Monthly Archives: October 2009

Whither art: vanity is killing social sciences and the humanities

Whither art: vanity is killing social sciences and the humanities | Matthew Reisz | Times Higher Education | 29 October 2009

Conference hears that scholarly narcissism is leading disciplines to ruin. “Academic narcissism” and a focus on self-promotion over scholarly substance are being blamed for bringing the humanities and the social sciences to the brink.

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Better rate, less cash in ARC grants

Better rate, less cash in ARC grants | Guy Healy | The Australian Higher Education Supplement | 28 October, 2009

THE Australian Research Council has lifted the psychologically important success rate for Discovery grants this year, creating more winners, but it has applied a tighter squeeze to the budgets of researchers. On Monday the ARC announced funding for 925 projects, 80 more than last year. There were 4085 applications, down from last year’s peak of 4164. The success rate was 22.7 per cent, up on last year’s 20.4 per cent, a figure that alarmed the sector.

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Love of Teaching Draws Adjuncts to the Classroom Despite Low Pay

Love of Teaching Draws Adjuncts to the Classroom Despite Low Pay | Audrey Williams June | The Chronicle of Higher Education | 23 October 2009

A ‘Chronicle’ survey of part-timers in Chicago provides insight into their motivations and concerns. They don’t make much money, they don’t have health benefits, and they don’t have job security. So why do adjuncts keep showing up to teach in college classrooms semester after semester, year after year?

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V-c: focus research cash or ‘mediocrity’ awaits

V-c: focus research cash or ‘mediocrity’ awaits | ZoĆ« Corbyn | Times Higher Education | 22 October 2009

Russell Group head says 25-30 institutions should receive 90 per cent of funding. The UK must abandon the idea that excellent research should be funded wherever it is found and concentrate resources on just 25 to 30 universities, the chair of the Russell Group of large research-intensive institutions has argued.

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Dollar’s rise, attacks hit demand

Dollar’s rise, attacks hit demand |Guy Healy | The Australian Higher Education Supplement | 21 October, 2009

OVERSEAS university student numbers could fall by up to 10 per cent later next year, based on a halving in inquiries from India and a strong Australian dollar, according to one of the country’s largest inquiries managers, Hobsons Asia-Pacific.

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The Millennial Muddle: How Stereotyping Students Became an Industry

The Millennial Muddle: How Stereotyping Students Became an Industry | Eric Hoover |The Chronicle of Higher Education | 11 October, 2009

Kids these days. Just look at them. They’ve got those headphones in their ears and a gadget in every hand. They speak in tongues and text in code. They wear flip-flops everywhere. Does anyone really understand them? Only some people do, or so it seems. They are experts who have earned advanced degrees, dissected data, and published books. If the minds of college students are a maze, these specialists sell maps.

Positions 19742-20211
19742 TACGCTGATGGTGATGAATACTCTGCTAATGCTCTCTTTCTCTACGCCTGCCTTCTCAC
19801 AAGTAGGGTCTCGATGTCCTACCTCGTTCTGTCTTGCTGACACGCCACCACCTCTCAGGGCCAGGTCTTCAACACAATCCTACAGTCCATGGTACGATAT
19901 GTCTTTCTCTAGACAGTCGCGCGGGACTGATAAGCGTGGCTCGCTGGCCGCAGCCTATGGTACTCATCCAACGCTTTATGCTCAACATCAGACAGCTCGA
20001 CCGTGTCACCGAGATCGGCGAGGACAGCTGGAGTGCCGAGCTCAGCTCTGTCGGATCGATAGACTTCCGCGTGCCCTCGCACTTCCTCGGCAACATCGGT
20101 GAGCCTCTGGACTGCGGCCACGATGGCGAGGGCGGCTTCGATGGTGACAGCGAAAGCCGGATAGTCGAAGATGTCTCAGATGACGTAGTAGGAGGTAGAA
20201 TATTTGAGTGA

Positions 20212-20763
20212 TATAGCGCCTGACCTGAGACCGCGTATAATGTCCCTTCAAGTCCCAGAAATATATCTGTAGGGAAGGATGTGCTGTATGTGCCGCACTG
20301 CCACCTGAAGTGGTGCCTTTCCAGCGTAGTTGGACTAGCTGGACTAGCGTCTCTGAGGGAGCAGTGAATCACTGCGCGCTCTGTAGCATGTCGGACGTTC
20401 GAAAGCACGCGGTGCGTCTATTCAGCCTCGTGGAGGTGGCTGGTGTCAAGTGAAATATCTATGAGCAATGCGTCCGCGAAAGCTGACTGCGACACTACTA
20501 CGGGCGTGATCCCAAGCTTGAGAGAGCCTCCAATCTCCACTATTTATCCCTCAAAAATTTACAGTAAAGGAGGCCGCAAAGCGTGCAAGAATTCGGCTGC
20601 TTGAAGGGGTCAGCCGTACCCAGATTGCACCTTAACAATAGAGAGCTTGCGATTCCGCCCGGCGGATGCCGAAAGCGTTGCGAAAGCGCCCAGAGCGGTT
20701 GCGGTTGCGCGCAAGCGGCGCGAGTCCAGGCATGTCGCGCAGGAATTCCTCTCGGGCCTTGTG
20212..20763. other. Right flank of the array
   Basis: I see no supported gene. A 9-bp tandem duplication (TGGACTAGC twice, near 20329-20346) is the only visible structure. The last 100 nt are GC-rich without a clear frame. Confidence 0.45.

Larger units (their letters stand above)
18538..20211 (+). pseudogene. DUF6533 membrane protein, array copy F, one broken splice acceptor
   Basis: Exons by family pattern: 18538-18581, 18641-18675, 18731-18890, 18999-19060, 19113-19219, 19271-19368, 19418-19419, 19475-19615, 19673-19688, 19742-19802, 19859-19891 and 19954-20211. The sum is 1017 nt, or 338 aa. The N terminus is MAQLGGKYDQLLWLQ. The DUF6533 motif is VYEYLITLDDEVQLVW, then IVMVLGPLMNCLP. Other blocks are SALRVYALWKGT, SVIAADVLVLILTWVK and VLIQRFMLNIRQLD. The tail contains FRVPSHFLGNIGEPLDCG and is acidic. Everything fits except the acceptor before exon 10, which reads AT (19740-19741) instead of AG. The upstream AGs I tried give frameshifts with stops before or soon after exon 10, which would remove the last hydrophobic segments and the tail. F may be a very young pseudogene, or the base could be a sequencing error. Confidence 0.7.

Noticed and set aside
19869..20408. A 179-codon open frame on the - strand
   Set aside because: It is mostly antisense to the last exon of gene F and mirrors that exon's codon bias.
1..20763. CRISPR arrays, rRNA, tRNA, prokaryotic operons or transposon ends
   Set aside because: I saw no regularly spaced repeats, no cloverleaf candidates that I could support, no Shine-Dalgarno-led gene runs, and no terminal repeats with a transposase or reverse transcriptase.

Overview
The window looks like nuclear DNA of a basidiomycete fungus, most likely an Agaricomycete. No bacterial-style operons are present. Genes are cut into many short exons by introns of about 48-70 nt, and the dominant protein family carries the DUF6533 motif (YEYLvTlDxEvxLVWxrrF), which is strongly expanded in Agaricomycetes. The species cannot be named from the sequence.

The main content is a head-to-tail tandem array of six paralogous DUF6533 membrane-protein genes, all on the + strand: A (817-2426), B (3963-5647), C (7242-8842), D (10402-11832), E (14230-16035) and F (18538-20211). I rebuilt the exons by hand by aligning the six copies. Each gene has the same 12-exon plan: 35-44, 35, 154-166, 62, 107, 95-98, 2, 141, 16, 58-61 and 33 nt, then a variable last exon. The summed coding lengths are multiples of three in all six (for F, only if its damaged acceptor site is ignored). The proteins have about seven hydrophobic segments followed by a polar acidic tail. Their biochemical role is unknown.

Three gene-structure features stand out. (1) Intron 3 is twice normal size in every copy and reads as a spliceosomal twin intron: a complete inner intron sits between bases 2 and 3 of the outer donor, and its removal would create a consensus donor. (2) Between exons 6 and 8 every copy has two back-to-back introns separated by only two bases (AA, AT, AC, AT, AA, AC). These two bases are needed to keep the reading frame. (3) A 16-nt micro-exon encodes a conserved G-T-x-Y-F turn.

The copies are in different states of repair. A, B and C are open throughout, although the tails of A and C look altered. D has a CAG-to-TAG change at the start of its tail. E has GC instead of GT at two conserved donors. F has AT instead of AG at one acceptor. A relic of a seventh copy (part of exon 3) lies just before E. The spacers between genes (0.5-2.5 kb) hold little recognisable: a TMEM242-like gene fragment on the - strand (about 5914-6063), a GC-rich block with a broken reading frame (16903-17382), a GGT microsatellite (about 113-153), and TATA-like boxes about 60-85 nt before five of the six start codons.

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‘Agenda for change’ aims to combat feedback myths

‘Agenda for change’ aims to combat feedback myths | Rebecca Attwood | Times Higher Education | 15 October 2009

Lobby group calls for a ‘fundamental rethink’ of student assessment. Feedback given by tutors to students too often falls short and is founded on “myths, misconceptions and mistaken assumptions”, a group of academics has declared.

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Private bid by Melbourne Institute of Technology for deregulation dividend

Private bid by Melbourne Institute of Technology for deregulation dividend | Andrew Trounson | The Australian Higher Education Supplement | 14 October, 2009

AMBITIOUS private higher education provider Melbourne Institute of Technology has set it sights on winning commonwealth supported places in a post-2012 deregulated student market, and is backing its ambitions with a new $80 million campus. MIT predominantly delivers technology and business degrees on behalf of Ballarat University to international students, mainly from India, Sri Lanka, Bangladesh and Pakistan. But millionaire owner Shesh Ghale is aiming to diversify into the domestic market and views the new campus as vital to establishing MIT’s credibility.

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Asia Rising: Countries Funnel Billions Into Universities

Asia Rising: Countries Funnel Billions Into Universities | Mara Hvistendahl | The Chronicle of Higher Education | 9 October, 2009

Across East Asia, governments are funneling resources into elite universities, financing basic research, and expanding access to vocational and junior colleges, all with the goal of driving economic development. Hong Kong and Singapore, compact port cities that have lost their traditional importance as logistics and manufacturing centers, are rushing to turn themselves into centers of innovation.

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UK boosts standing but Asian countries ‘snap at our heels’

UK boosts standing but Asian countries ‘snap at our heels’ | Phil Baty | Times Higher Education | 8 October 2009

US dominance slips, UK improves position but China and Korea close the gap. The UK has improved its standing in the world university rankings, claiming four of the top six places and boosting its representation among the global top 100.

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